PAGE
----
But efforts are slow to come to fruition, despite prominent witnesses being heard by the Council of Europe, such as Malta’s attorney general in early April. “I am pro EU, but still disappointed by the failure of the European institutions to take action” laments Simon Busuttil, himself a former Member of the European Parliament. “We try to push them to act, but the EU cannot save us from ourselves”.
A journalistic renewal as a legacy?
Not only is there a demand for justice for Daphne, but justice for the Maltese people - whose need for the truth is more pertinent than ever, at a time when Malta’s ranking is falling in World Press Freedom Index. “There has never been a more urgent need in the country for fearless journalism”, reads The Shift News’ description. Founded by two investigative journalists a month before Daphne’s death, this media is widely followed by the activists we met.
Another fervent admirer of Caruana Galizia, whom he considered as his “professor”, Manuel Delia created a personal website upon the same pattern, publishing investigative news with regular reports and opinions on the various attempts to maintain Daphne’s memory and work.
At a broader level, shortly after her assassination, a coalition of foreign investigative journalists from various Western media outlets launched the Daphne Project to continue her stories. But the limited number of investigations published so far, on burning topics like the Electrogas power project, widely covered by Daphne in her time, can hardly replace the then persistent voice of Daphne and her sense of pedagogy. “She could explain cryptos to an idiot like me” laughs a close reader of her blog. “And now, there is nobody to replace her, except perhaps her kids…” As a matter of fact, her oldest son, Matthew is already a Pulitzer prize winner…
More than a journalist
As an opinion leader, her prolific pen made her blog a living memory of the history of Malta over the past decade - a society in mutation since the early 2000s. She developed concepts to describe - sometimes bitterly - her people, such as the Demimonde, to designate the new generation of rich Maltese, “having accumulated the trappings of consumerism during their speedy exit from nowhere”.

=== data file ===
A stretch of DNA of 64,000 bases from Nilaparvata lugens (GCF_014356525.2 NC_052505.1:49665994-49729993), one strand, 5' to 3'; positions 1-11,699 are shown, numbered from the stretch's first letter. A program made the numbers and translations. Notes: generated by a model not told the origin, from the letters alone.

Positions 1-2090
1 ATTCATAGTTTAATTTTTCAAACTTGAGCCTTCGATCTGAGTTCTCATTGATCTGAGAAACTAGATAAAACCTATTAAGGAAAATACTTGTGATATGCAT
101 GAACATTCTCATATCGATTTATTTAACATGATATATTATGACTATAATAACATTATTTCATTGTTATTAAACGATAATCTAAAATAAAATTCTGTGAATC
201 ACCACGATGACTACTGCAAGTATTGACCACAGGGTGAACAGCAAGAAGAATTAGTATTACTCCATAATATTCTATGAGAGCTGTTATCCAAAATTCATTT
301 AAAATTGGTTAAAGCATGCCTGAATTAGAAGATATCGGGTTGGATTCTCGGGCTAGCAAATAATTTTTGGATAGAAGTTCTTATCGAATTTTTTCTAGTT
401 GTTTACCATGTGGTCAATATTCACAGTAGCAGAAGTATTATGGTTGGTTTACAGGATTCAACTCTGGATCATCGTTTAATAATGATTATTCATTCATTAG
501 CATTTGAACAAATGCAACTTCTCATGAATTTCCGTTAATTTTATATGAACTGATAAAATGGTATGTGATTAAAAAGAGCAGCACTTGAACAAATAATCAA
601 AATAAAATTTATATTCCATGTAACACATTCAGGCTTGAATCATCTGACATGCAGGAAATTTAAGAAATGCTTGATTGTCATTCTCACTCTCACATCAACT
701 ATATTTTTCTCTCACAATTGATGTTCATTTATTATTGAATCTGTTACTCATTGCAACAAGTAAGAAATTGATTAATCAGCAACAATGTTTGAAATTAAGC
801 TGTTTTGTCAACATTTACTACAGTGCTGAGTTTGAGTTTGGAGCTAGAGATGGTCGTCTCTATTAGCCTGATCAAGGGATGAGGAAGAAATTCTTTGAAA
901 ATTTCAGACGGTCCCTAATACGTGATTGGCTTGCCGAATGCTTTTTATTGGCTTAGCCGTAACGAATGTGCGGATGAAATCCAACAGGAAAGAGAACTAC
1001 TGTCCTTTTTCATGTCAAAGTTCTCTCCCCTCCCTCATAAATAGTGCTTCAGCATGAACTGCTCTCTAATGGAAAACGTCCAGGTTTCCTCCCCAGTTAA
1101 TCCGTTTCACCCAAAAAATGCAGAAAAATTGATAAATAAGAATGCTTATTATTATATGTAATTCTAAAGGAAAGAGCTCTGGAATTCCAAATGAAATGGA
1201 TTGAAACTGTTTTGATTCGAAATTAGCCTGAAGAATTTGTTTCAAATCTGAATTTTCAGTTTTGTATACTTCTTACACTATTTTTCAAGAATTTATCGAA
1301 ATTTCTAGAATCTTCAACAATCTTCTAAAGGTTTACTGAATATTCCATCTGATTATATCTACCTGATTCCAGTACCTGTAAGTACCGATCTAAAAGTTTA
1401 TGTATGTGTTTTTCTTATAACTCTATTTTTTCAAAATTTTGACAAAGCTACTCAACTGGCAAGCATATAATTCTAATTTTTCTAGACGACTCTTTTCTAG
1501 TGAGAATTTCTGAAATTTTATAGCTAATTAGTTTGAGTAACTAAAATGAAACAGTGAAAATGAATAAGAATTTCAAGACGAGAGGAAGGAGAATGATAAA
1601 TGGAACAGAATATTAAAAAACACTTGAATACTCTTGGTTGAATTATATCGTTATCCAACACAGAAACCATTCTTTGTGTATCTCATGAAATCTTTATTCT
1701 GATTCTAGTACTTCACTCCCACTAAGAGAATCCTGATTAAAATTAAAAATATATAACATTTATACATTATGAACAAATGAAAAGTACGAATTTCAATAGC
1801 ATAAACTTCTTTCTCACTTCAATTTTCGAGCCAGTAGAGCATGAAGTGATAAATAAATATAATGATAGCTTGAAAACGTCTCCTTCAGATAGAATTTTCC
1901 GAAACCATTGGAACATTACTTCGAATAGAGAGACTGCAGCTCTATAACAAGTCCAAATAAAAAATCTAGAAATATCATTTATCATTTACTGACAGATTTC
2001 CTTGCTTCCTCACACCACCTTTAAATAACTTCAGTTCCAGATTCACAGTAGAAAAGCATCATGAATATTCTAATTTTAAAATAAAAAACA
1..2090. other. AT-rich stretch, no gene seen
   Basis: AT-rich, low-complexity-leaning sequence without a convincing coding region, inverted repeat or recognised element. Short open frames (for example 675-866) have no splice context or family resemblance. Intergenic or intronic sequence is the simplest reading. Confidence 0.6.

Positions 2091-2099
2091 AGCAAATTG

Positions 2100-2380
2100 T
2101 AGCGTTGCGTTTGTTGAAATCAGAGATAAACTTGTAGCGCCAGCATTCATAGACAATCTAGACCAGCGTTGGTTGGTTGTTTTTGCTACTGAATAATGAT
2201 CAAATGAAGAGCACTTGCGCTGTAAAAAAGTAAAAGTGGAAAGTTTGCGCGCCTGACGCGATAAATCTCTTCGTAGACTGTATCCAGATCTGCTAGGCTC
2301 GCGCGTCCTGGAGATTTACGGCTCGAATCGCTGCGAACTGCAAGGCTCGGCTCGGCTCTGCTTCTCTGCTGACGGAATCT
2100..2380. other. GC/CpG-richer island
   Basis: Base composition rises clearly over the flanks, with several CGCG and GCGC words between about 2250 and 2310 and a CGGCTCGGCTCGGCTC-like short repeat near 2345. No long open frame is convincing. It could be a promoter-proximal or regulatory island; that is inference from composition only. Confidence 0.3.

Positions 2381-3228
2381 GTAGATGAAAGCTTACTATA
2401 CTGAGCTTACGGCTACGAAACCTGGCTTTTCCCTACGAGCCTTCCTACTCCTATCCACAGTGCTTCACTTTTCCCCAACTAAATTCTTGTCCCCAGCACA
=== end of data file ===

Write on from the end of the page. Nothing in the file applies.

There is a consensus that Daphne remains without equivalent. “The cultural blind-spots are huge. So now, although journalists claim to speak her message or take on her banner, they have not any clue where to start”, regrets another anonymous reader of Daphne’s blog, who was in direct contact with her for several years before her assassination.
Some regret the lack of political commitment in the support of Daphne’s legacy, qualifying as “fake activism” the activity of these groups. “Advocacy groups tend to depoliticize Daphne, focusing only on the freedom of speech part. She would not like this”, says one of these commentators.
Instead of freedom of speech as the sole focus, they insist on recalling Daphne’s libertarian and pro-European views about the Maltese multiple identities, a burning topic in this former British territory located between Sicily, Tunisia and Libya. On such issues, assurances of anonymity were a prerequisite to discussing both her legacy and her work, speaking volumes about the political climate in Malta.
Besides the journalist and opinion leader, Daphne is irreplaceable as a woman. Those who knew her reiterate the need to remember her as a multi-faceted person who was not only respected but also greatly loved. She was a passionate enthusiast of aesthetics. “I knew her first through her magazine Taste and Flair, on which she was writing about design and fashion”, remembers Rosa Borg, member of Republika. “We should never forget that she was also a wife, a sister and a daughter”, she adds, as the first notes of ‘Abide with me’ resonate from the church, announcing the beginning of the mass.